The hunt for positive yield will increase during the pandemic recovery phase, leading investors to reallocate portfolios beyond fixed income and equities, writes Vjollca Berisha.
Just months after COVID-19 hit the world with full force, it's remarkable to see some countries already taking their first, tentative steps to economic recovery.
Given the significant financial packages provided by government and central banks globally, yield will be even more scarce for the investment industry and the hunt for positive yield will increase. This will further broaden the investor's need to diversify income and reallocate portfolios beyond the traditional asset class of fixed income and equities.
Alternative asset classes have performed well compared to other asset classes particularly in difficult market phases, when interest rates are low and other unexpected challenges – such as the Lehman Brothers collapse – occur. They are perceived as lighthouses for outperforming investors because they are less correlated to equity and the fixed income market.
Here are my observations and predictions for some alternative asset classes as countries ease out of the crisis.
This asset class is likely to show a positive impact sooner because private equity firms are sitting on a record €2 trillion-plus of dry powder. They're well equipped to deploy capital at more attractive valuations and manage existing portfolios.
We will also see a move towards distressed and special situations strategies. New fundraising for Q2 and Q3 may slow due to investor focus on business continuity plans and investment committee unwillingness to sign off until there is a longer-term view.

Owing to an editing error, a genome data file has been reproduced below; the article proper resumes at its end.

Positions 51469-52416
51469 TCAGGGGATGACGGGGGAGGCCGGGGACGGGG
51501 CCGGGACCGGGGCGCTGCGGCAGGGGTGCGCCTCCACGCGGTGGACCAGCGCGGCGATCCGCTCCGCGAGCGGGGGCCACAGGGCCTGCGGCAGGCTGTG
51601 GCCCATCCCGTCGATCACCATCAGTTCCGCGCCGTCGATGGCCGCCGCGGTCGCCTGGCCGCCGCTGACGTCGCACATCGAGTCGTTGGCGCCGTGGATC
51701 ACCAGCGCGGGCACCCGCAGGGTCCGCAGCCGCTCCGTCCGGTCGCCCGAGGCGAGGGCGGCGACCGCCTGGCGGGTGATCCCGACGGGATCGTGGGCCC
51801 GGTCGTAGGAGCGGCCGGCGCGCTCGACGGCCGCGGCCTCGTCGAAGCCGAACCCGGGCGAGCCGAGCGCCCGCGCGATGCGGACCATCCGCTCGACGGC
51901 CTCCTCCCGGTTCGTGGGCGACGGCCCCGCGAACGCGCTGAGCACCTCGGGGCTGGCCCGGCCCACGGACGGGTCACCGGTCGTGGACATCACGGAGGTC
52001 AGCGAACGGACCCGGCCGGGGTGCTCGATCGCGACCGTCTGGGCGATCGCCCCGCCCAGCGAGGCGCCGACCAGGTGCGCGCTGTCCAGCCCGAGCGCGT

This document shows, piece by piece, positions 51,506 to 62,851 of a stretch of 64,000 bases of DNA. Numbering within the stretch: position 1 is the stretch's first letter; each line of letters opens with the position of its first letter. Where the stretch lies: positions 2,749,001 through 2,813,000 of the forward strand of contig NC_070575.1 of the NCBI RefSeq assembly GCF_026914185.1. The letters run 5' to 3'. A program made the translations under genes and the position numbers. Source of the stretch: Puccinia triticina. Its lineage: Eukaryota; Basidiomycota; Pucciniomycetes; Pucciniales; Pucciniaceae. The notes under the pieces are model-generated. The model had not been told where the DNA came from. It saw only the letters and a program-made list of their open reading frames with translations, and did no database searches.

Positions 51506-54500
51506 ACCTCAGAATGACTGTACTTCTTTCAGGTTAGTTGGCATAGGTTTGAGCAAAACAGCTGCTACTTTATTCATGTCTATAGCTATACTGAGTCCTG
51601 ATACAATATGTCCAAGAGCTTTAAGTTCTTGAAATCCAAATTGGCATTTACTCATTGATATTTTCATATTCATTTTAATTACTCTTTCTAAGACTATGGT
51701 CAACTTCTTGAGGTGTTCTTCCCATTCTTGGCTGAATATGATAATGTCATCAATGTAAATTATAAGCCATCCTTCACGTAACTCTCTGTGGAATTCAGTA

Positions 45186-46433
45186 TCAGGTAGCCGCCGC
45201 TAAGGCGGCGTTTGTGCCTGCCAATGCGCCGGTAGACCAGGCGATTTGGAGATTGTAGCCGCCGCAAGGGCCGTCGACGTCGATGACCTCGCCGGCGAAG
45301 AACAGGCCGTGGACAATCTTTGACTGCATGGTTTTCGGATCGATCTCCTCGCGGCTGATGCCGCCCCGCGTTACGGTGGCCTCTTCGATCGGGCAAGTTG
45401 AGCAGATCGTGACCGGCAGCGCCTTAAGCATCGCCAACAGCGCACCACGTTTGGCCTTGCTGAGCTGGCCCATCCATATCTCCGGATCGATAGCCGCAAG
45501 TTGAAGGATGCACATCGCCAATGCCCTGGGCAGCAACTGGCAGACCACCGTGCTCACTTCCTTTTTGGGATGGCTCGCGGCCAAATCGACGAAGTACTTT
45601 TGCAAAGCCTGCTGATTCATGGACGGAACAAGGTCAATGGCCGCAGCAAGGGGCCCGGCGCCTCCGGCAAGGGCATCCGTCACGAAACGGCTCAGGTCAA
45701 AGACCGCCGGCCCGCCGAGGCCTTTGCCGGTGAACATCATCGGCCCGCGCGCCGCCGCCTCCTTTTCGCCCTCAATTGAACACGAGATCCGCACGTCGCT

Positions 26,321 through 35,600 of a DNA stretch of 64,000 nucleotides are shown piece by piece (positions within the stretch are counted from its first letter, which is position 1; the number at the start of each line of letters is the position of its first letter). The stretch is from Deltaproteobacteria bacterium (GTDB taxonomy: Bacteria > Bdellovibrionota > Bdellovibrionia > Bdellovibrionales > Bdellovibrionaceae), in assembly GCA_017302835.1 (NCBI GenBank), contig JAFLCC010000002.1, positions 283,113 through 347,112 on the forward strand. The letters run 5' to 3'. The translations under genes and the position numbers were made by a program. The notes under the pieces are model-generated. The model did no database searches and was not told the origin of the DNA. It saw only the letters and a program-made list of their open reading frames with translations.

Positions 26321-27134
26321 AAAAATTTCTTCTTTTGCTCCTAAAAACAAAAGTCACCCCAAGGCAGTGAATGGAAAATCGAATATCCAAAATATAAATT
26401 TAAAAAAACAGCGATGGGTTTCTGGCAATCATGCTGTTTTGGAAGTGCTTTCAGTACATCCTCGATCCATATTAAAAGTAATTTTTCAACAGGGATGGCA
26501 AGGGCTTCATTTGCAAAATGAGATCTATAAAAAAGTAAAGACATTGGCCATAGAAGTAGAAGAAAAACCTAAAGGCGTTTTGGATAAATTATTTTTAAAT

Even real estate is an alternative asset class and, even though since the last financial crisis over a decade ago, it has been considered a 'vanilla', buy-and-hold investment.
Companies will need to go through restructuring so the stock market will stay on watch, and bonds were already at near all-time lows. It's unlikely this will change over the next decade and be anywhere near as good as real estate.
Nevertheless COVID-19 will leave an impact. Weaker sectors with high economic sensitivity such as small retail stores and restaurants will see greater declines. High quality real estate with long-term rent and moderate leverage will provide some good protection. Funds largely exposed to this sensitive sector will face difficulty in terms of both valuations and income. However, amid the negative disruption, new opportunities may arise.
Some infrastructure segments – such as airports – are directly impacted by shutdown rules and travel restrictions. Telecommunications and healthcare facilities sectors, on the other hand, are now even more important for investment portfolios due to their resilience.
COVID-19 has had a significant "creative" impact. It has driven digitalization to the next level, from the rapid increase in teleworking to the proliferation of food delivery apps, virtual events and cloud computing. A popular post on social media asks: "Who led digital transformation at your company?" The options given are CEO, CTO or COVID-19.
This sector will have to prove itself and stand firm during coronavirus recovery as it is expected to face challenges, including from low oil prices. Environmental, social and corporate governance (ESG) will remain important as European Insurance and Occupational Pension Authority (EIOPA) requirements will continue, making wind parks integral to institutional portfolios.
COVID-19 alternative investment implications
Unexpected opportunities tend to present themselves during crises of any form, and crisis management has always been fact of business life. This pandemic is set to last for many months while recovery is expected to take years. Now is the time for investors to strengthen their immune systems and be open to more alternative asset classes. They fulfilled their role as smart diversifiers during past crises, and they will do this again. Alternative asset classes offer a stable, resilient source of income.
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Originally published 12 May 2020
The content of this article is intended to provide a general guide to the subject matter. Specialist advice should be sought about your specific circumstances.